Drill days were held during the week and on a Friday cadets attended without uniform to carry out things like handicraft and air rifle shooting. There was also slot car racing and other such things. Handicraft consisted of making papier-mâché puppets and hot air balloons. One of the more interesting things was indoor air rifle shooting. At one end of the drill hall an air rifle target was fixed to the wall. At the other end of the hall each cadet would lay in turn on a mattress supported on a table and shoot at the target, scores were noted and at the end of a period certificates were sometimes issued for achievement.
During drill days, physical training was carried out after drill. This included vaulting over an old gymnastics horse. There was also what was called “rough and tumble” which later came across as very suspicious behaviour from a person who was supposed to be in charge of young people attending.
At weekends there was a voluntary attendance for motorcycle mechanics. In the adjacent ATC headquarters was a lock up section where various motorcycles were kept. Some were owned by ATC cadets, but us junior SJCC cadets could attend and rode around the larger car park on the back of these ATC cadets bikes. During the session Wiggins would be working on various bikes, in particular an old BSA Bantam.
The person in charge, Wiggins, had a reputation for interfering with younger boys at the cadets. This was sometimes obvious from what was sometimes witnessed at the drill nights (referring back to the “rough and tumble” sessions). As younger children people never reported it to parents or others as most of the people assumed this was normal and put their trust in the adult organising the cadets.
This all came to an end when a summer holiday to Uckfield ended in reports getting back to parents. The Police became involved and the cadets came to an end. I never actually found out if Wiggins was arrested and charged for abuse. I was only ten years old at the time and was not directly involved in the incidents.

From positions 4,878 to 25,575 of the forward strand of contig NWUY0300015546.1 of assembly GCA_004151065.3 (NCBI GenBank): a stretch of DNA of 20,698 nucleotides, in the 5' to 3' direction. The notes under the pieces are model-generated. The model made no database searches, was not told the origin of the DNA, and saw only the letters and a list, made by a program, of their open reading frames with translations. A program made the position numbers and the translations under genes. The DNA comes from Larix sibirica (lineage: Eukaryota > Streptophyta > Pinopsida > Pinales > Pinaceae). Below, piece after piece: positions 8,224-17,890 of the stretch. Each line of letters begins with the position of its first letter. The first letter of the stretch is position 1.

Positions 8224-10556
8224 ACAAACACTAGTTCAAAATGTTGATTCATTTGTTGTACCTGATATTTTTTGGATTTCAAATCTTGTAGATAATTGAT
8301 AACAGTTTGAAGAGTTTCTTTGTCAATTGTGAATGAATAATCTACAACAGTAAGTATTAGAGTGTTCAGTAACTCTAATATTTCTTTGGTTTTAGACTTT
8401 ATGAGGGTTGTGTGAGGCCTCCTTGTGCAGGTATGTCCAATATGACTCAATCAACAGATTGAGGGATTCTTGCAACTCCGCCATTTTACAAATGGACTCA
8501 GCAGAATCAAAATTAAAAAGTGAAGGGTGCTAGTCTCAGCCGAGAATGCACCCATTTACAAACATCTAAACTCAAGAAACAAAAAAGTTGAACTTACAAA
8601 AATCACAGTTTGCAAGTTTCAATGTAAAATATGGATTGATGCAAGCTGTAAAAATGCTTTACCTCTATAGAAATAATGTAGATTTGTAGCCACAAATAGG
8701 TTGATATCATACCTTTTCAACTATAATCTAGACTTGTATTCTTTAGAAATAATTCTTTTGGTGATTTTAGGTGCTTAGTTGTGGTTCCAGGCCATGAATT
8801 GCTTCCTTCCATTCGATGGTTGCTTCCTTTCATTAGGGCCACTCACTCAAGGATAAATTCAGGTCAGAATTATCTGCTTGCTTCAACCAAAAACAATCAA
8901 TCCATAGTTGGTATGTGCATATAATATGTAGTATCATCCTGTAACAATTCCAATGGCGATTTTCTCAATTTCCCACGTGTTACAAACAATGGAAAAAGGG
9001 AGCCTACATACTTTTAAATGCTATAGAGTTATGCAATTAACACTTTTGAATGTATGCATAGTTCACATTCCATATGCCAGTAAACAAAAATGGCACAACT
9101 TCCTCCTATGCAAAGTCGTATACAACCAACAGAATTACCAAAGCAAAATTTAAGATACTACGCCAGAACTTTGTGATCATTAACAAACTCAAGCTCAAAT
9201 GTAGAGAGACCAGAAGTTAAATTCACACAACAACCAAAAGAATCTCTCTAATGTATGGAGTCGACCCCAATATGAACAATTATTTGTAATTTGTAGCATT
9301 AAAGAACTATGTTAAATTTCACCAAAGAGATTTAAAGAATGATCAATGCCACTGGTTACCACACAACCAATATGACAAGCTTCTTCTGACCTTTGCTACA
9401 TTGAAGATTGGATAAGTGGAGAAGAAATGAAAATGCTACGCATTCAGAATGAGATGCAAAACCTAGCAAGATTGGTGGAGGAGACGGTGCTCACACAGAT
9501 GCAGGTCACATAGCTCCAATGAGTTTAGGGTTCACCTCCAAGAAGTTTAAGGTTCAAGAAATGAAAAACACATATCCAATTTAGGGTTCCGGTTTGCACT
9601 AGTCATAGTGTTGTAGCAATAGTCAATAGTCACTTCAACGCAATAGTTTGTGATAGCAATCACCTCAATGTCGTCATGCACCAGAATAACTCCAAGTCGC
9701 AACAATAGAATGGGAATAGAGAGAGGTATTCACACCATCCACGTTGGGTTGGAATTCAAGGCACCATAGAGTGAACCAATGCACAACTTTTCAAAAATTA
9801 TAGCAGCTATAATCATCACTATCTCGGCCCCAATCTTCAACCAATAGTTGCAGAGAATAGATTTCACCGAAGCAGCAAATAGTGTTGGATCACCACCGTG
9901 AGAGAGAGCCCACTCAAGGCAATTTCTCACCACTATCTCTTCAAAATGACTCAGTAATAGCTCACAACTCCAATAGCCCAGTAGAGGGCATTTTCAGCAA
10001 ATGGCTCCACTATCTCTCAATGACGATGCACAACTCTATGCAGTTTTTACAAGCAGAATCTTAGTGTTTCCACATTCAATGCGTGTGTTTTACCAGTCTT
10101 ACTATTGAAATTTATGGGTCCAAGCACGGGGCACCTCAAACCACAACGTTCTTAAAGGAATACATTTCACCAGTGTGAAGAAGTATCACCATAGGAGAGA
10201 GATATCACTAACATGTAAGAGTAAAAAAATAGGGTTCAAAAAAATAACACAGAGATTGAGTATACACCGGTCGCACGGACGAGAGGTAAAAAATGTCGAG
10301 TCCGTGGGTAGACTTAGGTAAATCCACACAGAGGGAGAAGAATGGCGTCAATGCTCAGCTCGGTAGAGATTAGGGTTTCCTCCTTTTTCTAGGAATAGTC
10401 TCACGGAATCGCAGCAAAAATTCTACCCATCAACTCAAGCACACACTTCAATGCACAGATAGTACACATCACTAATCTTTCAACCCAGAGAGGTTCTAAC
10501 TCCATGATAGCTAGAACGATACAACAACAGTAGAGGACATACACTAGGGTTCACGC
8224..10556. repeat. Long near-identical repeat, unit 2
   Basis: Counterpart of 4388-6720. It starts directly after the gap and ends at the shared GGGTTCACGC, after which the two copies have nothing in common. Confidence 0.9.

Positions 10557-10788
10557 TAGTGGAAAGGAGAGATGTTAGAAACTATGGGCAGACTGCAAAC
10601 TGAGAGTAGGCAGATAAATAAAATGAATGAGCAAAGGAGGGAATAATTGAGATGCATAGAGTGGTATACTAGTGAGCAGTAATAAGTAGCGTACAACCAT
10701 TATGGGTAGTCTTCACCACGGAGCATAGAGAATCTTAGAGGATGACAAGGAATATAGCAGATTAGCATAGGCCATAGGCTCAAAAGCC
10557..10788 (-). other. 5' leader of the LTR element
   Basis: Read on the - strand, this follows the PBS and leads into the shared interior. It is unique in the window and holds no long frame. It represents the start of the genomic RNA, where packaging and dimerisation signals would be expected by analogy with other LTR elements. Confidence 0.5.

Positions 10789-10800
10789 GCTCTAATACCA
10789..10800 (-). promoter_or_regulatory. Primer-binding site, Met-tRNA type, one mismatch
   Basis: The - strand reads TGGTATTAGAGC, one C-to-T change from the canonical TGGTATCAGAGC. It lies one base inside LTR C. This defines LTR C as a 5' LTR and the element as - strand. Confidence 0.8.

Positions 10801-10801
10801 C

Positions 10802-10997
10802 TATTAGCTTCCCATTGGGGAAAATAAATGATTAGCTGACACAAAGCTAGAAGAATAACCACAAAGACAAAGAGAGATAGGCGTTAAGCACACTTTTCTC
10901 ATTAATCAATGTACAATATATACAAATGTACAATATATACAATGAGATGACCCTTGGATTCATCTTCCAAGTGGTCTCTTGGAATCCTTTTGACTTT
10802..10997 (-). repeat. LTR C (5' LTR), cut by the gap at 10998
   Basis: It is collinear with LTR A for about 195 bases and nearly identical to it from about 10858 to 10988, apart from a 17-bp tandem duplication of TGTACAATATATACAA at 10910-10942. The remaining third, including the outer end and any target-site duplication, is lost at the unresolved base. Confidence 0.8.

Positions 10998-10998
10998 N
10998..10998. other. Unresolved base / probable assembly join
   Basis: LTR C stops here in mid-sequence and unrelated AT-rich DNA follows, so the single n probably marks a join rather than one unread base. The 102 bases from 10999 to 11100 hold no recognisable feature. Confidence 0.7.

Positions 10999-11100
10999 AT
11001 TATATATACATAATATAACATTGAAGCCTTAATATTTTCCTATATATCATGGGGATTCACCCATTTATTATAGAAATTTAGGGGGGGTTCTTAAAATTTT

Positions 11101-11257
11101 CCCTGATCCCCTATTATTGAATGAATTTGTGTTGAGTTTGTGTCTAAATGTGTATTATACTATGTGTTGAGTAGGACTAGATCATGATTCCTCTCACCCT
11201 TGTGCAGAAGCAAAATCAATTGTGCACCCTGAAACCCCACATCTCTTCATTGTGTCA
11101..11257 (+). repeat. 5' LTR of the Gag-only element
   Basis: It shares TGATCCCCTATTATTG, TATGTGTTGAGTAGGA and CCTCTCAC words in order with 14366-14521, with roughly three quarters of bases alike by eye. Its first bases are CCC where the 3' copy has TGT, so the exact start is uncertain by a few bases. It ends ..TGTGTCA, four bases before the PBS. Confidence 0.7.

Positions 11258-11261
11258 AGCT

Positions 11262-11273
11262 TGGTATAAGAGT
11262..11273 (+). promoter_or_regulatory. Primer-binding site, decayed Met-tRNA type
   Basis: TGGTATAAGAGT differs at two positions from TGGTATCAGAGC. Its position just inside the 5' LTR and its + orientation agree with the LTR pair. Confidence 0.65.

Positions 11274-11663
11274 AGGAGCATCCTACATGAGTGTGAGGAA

The junior cadets could have been something really good if the person running it had not abused his position. We tried to see if someone else could have carried on the corps, but that never came to anything.

In 1980 I regularly went to SJCC (Surbiton Junior Cadet Corps). It was indeed run by a man named Wiggins right up until late 1980.
During the week there would be a full uniform day which involved drill training. On Fridays there was indoor air rifle shooting and handicrafts. This all ended when Wiggins abused his responsibility with minors who attended the SJCC.
A few cadets were taken to his late father's house in Uckfield in 1980 for a weekend holiday. At the end of the weekend he ended up sexually abusing some of the cadets. It was reported to local police and he was investigated. Shortly afterward the SJCC was shut down. A few years later it was taken over by the Duke of Edinburgh Award Scheme, but didn't last long. The old Cadet hut was demolished and now the land lays overgrown and abandoned. I can remember much about this time, and it never really goes away.

They were army cadets. And yes Wiggins was the group leader between 1970 - 1973 when I was with 1034 Squadron. Tony Cooper